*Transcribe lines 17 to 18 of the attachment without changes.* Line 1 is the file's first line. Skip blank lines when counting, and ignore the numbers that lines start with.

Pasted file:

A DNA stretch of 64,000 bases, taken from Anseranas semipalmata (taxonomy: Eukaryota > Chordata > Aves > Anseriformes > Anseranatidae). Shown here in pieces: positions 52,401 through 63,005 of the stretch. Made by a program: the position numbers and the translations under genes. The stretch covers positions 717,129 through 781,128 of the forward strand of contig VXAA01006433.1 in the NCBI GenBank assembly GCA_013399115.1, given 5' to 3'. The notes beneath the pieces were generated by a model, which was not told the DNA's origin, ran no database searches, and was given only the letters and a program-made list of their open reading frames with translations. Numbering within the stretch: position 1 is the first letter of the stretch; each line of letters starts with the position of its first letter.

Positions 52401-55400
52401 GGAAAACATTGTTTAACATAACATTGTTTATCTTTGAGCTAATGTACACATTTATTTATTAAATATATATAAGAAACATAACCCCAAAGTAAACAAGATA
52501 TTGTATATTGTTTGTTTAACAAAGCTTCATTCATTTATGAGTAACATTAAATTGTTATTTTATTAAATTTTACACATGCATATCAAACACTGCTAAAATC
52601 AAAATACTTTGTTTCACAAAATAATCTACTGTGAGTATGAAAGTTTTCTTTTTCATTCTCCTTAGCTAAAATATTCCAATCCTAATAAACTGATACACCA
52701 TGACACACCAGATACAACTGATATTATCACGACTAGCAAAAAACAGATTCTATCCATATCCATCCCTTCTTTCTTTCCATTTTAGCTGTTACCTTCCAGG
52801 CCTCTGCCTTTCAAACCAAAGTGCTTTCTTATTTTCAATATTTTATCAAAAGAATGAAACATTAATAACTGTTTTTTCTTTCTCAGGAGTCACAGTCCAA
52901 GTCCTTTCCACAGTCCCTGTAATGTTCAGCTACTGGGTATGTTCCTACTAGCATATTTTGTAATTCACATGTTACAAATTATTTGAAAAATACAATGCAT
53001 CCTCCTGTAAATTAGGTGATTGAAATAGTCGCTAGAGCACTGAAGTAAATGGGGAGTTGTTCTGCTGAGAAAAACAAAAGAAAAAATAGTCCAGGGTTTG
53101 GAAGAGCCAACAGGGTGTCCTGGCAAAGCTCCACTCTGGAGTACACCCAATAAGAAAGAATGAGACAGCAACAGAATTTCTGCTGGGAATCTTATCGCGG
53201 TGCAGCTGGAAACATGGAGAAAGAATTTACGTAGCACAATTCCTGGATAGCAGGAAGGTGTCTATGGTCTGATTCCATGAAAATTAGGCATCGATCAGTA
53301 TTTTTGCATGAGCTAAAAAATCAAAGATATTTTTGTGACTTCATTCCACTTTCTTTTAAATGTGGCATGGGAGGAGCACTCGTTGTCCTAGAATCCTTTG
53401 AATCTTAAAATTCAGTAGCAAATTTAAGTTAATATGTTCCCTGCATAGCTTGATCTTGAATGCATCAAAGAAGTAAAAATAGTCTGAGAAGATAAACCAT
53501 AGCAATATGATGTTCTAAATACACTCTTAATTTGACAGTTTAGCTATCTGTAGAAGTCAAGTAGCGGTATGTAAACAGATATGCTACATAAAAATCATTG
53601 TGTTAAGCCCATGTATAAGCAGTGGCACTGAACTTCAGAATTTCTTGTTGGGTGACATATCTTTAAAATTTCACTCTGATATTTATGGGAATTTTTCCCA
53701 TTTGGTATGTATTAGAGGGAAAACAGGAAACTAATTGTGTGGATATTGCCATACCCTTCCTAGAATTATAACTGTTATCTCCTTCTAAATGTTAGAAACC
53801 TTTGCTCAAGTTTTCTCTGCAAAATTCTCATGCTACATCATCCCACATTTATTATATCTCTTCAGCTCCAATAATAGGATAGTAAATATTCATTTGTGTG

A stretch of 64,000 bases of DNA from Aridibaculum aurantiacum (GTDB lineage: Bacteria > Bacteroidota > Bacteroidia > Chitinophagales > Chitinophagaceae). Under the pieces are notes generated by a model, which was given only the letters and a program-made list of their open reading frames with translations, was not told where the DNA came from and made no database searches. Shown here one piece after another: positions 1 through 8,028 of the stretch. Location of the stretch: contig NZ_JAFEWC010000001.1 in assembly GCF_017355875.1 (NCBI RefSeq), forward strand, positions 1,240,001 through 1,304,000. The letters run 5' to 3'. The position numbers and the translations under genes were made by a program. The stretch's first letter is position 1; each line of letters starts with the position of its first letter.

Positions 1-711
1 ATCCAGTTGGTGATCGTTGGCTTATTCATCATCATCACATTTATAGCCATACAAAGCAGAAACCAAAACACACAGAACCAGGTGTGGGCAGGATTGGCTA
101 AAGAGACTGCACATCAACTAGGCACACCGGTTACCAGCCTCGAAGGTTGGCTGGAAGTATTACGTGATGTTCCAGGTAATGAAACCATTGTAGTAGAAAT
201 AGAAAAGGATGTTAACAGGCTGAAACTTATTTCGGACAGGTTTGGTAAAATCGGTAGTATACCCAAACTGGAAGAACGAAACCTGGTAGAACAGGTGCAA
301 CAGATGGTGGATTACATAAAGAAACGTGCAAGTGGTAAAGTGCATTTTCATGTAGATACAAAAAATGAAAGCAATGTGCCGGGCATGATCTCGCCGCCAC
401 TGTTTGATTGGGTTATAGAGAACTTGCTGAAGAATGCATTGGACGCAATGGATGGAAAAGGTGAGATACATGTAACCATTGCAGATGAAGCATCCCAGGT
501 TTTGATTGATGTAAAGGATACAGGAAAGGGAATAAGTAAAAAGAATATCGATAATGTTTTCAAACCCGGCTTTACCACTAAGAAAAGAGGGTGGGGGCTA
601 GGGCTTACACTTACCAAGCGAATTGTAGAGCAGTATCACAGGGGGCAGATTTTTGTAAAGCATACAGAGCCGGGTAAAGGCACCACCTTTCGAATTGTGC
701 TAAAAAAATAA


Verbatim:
53801 TTTGCTCAAGTTTTCTCTGCAAAATTCTCATGCTACATCATCCCACATTTATTATATCTCTTCAGCTCCAATAATAGGATAGTAAATATTCATTTGTGTG

A stretch of 64,000 bases of DNA from Aridibaculum aurantiacum (GTDB lineage: Bacteria > Bacteroidota > Bacteroidia > Chitinophagales > Chitinophagaceae). Under the pieces are notes generated by a model, which was given only the letters and a program-made list of their open reading frames with translations, was not told where the DNA came from and made no database searches. Shown here one piece after another: positions 1 through 8,028 of the stretch. Location of the stretch: contig NZ_JAFEWC010000001.1 in assembly GCF_017355875.1 (NCBI RefSeq), forward strand, positions 1,240,001 through 1,304,000. The letters run 5' to 3'. The position numbers and the translations under genes were made by a program. The stretch's first letter is position 1; each line of letters starts with the position of its first letter.